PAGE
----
Conservation International - Botswana's Environmental Education Programme

Conservation International - Botswana's Environmental Education Programme

10 January 1998

In late November 1997, Ramsar's Deputy Secretary General, Bill Phillips, presented the keynote paper to the National Wetlands Policy conference in Maun, Botswana, and whilst there had the opportunity to visit two projects supported by Conservation International's Okavango Program. This report on the Environmental Education Programme   was written by Peter Dow and provided to us by Dr Karen Ross, Director of the Conservation International Okavango Program (P.O. Box 448, Maun, Botswana, fax +267 661 798) and includes some of Dr. Phillips' photographs.

Conservation International, Botswana’s Letswee Centre Standard 4 Environmental Education Programme

The Letswee Centre's Environmental Education (E.E.) Programme takes 3000 Standard Four Pupils annually (age range 10-14 yrs) from their primary school to the Maun Game Park, which is located on pristine river front land. It is in this ideal setting that the students take part in various E.E. activities/lessons which are presented by Conservation International's (C.I.'s) education officers and one Department of Wildlife National Parks game scout.

okedu1.jpg (19373 bytes)Peter Dow, the author, shows Ramsar's Bill Phillips the recently-added educational murals at the Letswee Centre, Maun Game Park.

This programme currently holds E.E. activities on Monday, Tuesday and Thursday of every week. The activities start with an introduction to the Park at 1:00pm and the activities finish at 5:00- 6:00pm, depending on the individual characteristics of the student group. Each activity tends to last 30 minutes and the overall presentation lasts for about 1 hour 30 minutes. Short breaks are taken in between each activity, and at the end of the presentations a 20-minute food and drink break is taken. Many of the activities/lessons stress popular conservation messages such as:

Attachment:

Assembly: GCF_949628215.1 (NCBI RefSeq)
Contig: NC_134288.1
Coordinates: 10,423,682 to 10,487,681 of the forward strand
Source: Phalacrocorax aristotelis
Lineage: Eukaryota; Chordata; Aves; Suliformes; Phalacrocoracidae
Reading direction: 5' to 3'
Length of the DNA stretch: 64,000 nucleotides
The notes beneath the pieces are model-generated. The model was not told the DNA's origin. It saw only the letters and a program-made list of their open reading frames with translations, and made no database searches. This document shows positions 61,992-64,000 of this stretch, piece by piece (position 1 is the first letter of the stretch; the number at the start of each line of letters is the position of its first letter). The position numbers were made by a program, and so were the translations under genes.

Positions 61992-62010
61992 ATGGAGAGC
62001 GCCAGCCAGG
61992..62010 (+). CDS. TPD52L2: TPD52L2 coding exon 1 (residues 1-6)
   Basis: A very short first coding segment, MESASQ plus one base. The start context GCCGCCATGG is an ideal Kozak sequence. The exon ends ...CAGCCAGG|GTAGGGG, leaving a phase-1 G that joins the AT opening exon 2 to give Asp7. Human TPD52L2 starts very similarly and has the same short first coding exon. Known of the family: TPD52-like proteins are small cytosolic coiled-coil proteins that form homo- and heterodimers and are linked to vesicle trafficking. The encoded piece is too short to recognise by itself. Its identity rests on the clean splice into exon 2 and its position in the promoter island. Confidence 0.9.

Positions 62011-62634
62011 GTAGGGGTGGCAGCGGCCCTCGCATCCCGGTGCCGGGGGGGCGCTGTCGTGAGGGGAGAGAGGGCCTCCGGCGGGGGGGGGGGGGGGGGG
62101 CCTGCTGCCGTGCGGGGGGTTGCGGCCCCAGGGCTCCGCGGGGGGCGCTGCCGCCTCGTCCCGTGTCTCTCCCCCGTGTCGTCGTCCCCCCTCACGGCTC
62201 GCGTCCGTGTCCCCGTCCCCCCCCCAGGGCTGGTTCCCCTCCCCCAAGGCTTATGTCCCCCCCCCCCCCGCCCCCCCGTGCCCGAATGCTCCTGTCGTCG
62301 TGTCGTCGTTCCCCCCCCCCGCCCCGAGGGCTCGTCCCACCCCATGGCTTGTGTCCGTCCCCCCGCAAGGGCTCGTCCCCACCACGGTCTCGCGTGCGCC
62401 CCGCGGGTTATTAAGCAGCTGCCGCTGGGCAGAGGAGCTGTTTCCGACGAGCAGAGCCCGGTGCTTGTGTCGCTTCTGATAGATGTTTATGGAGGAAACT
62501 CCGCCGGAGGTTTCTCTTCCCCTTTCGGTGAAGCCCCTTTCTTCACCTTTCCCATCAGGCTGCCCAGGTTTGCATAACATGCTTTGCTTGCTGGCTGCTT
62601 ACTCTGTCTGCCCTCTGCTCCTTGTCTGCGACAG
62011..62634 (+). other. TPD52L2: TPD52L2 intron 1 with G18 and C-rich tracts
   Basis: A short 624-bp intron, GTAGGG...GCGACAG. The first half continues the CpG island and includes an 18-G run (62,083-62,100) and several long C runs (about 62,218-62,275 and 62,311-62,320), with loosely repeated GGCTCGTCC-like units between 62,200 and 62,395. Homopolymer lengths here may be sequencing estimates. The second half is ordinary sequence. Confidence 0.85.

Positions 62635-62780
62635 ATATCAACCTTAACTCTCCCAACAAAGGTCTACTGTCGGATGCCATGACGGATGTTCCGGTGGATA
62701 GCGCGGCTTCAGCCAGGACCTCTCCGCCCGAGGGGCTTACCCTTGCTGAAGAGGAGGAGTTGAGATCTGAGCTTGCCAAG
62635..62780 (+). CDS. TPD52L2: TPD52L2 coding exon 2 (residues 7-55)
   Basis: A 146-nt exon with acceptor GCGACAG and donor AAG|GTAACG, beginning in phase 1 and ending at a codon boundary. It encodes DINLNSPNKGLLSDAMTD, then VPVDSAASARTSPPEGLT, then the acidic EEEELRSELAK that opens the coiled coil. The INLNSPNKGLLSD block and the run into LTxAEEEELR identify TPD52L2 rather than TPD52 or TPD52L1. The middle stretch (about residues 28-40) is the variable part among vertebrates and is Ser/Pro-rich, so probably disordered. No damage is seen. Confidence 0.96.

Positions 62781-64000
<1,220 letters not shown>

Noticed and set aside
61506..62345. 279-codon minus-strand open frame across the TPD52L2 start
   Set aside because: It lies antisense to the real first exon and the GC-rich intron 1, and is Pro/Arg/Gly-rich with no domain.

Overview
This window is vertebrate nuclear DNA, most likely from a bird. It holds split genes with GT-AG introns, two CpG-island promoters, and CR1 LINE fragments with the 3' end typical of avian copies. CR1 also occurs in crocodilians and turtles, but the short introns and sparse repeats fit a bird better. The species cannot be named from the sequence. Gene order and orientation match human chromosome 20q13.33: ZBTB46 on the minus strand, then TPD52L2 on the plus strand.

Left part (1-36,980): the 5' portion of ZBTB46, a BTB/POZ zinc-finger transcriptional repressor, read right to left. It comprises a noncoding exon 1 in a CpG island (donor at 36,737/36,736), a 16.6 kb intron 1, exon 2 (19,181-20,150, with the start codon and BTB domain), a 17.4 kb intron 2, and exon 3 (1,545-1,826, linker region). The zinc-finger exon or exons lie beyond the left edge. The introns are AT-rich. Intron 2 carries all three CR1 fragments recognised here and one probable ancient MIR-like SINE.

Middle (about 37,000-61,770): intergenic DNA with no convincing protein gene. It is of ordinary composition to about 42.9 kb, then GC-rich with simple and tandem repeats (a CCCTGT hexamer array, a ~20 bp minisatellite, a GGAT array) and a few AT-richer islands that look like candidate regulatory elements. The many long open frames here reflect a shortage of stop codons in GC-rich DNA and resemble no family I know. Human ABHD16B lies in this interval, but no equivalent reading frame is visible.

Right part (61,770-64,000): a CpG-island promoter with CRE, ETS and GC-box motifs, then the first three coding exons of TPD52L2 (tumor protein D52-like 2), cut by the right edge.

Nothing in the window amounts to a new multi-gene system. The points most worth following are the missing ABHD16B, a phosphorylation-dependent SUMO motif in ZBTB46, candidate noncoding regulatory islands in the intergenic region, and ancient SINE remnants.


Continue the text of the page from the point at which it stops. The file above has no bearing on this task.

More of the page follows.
• sustainable use of our natural resources
  • prevention of pollution (water/air/soil)
  • learning to appreciate the environment’s natural beauty (especially the delta)
  • being aware of what you can do as an individual to improve the environment

The activities are usually presented in a game-like format or in a group competition. However, the educators do make use of traditional teaching aids, okedu2.jpg (17307 bytes)thanks to the recent addition of two lovely full sized murals (each one being 5 - 7 metres) which show delta and desert scenes. After the break, the students, their teacher and the C.I. educator(s) take a walk into the game park for the last two remaining activities, namely a nature walk & study. During the course of the walk, the educators will point out various flora & fauna such as termites and their mounds, various tree species and the numerous "smaller" animals that the children tend to overlook. Of course, the larger animals (mainly mammals) that live in the park are the main objects of interest, and the students really get excited when they are encountered during the walk. Yet even on the walks, we try our best to practise what we earlier preached and we request that the children pick up any litter that they may see in the park. Furthermore, we require them to stick to the trails when and wherever possible, so that they do not disturb the "natural" environment around them. Finally, the children and their teachers are transported back to their schools by C. I. staff. Once back at school, thanks are both given and received, small exercises are handed out and we depart with vivid memories and images of excited, smiling students and beautiful animals. Wow, do I like this job!!!

Peter Dow
Environmental Education Coordinator